President Trump approved military strikes against Iran before dawn Friday but pulled back from launching them on Thursday night, the New York Times reports.
The paper cited military and diplomatic officials as saying that the US president had initially approved attacks on a handful of Iranian targets, like radar and missile batteries.
“The operation was underway in its early stages when it was called off,” the Times said, citing what it called a senior administration official.
“Planes were in the air and ships were in position, but no missiles had been fired when word came to stand down,” the official said.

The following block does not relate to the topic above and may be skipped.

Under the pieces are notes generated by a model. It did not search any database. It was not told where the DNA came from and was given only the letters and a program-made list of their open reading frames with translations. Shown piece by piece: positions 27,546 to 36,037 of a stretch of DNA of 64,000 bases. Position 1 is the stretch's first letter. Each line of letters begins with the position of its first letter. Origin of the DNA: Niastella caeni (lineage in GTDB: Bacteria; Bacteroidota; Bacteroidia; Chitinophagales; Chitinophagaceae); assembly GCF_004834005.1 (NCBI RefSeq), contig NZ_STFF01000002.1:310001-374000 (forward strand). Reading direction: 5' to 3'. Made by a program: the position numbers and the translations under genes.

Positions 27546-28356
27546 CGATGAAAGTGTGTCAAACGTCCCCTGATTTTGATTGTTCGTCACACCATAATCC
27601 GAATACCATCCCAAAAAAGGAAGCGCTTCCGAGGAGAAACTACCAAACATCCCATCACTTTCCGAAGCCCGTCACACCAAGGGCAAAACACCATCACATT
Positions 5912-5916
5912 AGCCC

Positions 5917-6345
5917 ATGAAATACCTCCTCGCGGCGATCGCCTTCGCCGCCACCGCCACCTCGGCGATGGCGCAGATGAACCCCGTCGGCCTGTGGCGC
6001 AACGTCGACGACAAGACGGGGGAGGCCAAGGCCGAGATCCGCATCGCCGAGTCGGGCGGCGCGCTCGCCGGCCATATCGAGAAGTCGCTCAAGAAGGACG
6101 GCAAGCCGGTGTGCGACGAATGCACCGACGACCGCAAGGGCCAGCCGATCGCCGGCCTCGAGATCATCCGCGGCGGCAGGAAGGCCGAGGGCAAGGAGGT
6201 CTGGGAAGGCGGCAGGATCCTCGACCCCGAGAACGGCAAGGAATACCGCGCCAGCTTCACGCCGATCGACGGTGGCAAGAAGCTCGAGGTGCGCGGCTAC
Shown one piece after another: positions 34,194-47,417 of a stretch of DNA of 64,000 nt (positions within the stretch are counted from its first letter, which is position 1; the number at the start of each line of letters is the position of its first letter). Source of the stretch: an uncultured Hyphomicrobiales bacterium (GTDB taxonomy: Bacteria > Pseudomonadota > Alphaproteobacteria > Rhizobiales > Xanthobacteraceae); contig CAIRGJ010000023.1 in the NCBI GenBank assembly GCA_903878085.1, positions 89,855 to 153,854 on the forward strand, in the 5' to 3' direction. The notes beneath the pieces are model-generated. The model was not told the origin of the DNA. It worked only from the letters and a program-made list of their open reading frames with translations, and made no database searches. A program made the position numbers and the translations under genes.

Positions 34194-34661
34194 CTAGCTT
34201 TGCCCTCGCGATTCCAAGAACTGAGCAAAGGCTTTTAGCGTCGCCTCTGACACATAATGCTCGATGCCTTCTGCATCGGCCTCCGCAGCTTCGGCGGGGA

The source said that US forces were woken up around 2 am local time “within the hour” of striking, then nothing happened. Plans to attack were said to have still been on by 6:30, even 7 pm EDT.
A Pentagon official told Newsweek that among the US’ designated targets was the S-125 Neva/Pechora surface-to-air missile system and a Soviet system known to the NATO Western military alliance as SA-3 Goa.
The US military claims this weapon was used by the IRGC to down the Navy RQ-4A Global Hawk drone. However, Iran has officially stated that it used the domestically produced 3rd Khordad transporter erector launcher and radar, a variant of the locally-made Raad surface-to-air missile system.
Trump initially issued a series of cataclysmic threats, insisting that the RQ-4 Global Hawk was flying over international waters when it was taken down by an Iranian missile.
However, the GPS coordinates released by Iran put the drone eight miles off the country’s coast, inside the 12 nautical miles from the shore, which is Iran’s territorial waters